The Reflection Phase (5) occurs when participants start asking questions about corrections or the trainer considers some explanation to be useful.
We will illustrate these five steps using the exercise “the cushions”10.
2.1. The projection as a trigger for a dramatic situation: the cushions?
The Cushions exercise is based on a group projection; the creation of two imaginary persons11. Two protagonists in the role of the imaginary person encounter each other and a dialogue ensues with the support of the group. Then, using a special PDL technique, known as the shift, the other participants also take over these roles leading to new encounters with new partners - thus involving all participants. Splitting the group into two sub-groups contributes to the development of two dramaturgical forces that then meet each other. The separate activity of the two groups and the creation of two imaginary persons contributes to the build up of dramaturgical forces that are based on the Principle of Difference.
The themes developed by the group very often have a deeper symbolic significance for the development and the dynamic of the participants and the group, which is why this exercise produces strong forces. Since the imaginary persons stem from the imagination of members within the group, it is the whole group that is jointly responsible for the development of these persons. This makes it easier for the group members to identify with the protagonists representing the invented persons, to support them or to take on their roles in another phase of the exercise, the “shift phase” (see step 6 below), and finally to adapt and also bring in their own ideas.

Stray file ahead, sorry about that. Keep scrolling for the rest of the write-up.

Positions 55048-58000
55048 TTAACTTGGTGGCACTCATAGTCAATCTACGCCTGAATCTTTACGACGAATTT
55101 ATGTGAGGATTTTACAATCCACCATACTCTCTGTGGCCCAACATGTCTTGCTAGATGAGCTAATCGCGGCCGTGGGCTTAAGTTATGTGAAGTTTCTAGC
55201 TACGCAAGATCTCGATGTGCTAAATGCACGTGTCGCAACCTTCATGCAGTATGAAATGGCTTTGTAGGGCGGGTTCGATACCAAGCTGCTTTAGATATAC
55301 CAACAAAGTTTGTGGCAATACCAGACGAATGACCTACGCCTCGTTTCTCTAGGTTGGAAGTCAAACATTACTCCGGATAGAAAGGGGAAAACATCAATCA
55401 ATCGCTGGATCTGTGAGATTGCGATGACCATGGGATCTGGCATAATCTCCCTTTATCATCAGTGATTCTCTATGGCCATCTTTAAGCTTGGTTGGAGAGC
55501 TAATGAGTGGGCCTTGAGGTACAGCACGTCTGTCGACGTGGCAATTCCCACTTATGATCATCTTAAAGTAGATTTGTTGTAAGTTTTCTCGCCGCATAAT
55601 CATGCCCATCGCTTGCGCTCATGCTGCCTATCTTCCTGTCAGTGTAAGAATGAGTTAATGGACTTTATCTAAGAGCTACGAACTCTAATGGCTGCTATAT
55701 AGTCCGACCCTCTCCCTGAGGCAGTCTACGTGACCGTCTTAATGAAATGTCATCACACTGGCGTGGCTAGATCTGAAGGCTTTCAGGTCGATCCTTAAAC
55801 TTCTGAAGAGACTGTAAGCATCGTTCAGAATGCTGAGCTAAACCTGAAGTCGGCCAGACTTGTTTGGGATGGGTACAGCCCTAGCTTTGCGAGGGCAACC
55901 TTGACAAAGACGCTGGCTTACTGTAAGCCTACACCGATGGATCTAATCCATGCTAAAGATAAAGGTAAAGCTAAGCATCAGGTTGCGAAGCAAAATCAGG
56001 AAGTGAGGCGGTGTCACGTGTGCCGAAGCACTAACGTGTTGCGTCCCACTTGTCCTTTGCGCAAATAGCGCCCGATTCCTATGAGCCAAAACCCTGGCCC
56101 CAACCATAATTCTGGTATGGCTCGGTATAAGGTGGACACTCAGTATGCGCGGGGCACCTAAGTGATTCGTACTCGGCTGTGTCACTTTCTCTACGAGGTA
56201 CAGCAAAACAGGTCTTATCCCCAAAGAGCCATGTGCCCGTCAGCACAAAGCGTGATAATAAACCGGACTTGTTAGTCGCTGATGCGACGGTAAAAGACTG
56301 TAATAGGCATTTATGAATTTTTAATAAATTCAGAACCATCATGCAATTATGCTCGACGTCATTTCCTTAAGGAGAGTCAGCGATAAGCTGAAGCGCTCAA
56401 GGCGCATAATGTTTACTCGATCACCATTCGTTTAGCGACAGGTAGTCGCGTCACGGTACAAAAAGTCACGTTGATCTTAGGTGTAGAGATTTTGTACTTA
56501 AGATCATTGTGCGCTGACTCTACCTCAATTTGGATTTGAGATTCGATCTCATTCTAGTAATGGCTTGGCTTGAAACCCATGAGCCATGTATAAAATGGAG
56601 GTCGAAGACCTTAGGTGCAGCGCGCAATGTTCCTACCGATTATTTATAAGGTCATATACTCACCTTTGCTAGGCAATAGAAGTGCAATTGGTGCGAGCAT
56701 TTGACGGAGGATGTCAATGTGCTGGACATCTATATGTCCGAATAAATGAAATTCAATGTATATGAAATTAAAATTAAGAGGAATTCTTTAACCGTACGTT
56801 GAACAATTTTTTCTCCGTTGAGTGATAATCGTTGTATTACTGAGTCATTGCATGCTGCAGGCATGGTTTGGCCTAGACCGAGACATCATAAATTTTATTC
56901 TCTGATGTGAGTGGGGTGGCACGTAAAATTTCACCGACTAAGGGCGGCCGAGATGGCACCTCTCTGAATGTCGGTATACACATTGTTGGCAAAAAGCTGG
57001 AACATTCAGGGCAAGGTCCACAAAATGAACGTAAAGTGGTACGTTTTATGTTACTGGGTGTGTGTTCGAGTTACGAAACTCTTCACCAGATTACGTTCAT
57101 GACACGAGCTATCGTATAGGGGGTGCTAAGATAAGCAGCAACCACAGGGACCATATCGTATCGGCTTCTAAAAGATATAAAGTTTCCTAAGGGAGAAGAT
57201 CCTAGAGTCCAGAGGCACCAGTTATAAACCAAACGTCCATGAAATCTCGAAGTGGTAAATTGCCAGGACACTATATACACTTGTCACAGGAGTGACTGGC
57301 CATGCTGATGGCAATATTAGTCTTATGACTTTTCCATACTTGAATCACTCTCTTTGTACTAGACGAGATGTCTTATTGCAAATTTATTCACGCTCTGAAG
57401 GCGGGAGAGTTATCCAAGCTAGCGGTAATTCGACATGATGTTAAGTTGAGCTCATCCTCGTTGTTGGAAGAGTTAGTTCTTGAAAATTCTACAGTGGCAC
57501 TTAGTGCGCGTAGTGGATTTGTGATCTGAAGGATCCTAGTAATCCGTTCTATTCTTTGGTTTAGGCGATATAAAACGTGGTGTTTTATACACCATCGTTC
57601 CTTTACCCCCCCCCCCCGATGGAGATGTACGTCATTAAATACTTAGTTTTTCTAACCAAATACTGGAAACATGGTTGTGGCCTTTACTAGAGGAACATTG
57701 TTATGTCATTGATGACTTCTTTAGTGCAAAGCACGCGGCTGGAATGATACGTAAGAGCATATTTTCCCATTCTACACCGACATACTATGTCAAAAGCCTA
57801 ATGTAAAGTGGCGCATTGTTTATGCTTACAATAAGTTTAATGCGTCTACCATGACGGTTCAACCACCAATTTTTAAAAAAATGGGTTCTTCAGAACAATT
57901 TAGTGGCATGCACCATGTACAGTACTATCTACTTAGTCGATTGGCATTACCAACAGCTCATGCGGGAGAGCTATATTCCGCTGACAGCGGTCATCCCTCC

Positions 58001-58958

Warm-up exercise: Tit for tat12
Most of the main exercises in PDL begin with a warm-up exercise that prepares for a technical aspect, attitude or stance that plays a role in the main exercise. Here we use an exercise in which two sub-groups face each other in two rows and react to each other, first expressing themselves only using body language, then with body language and sounds, and finally verbally (first in sentences and then in short dialogues)13.
2.1.1 - Creation of the imaginary persons (group projection)
Two cushions or two chairs are placed on the opposite sides of the room. The participants are divided into two sub-groups around these two cushions / chairs.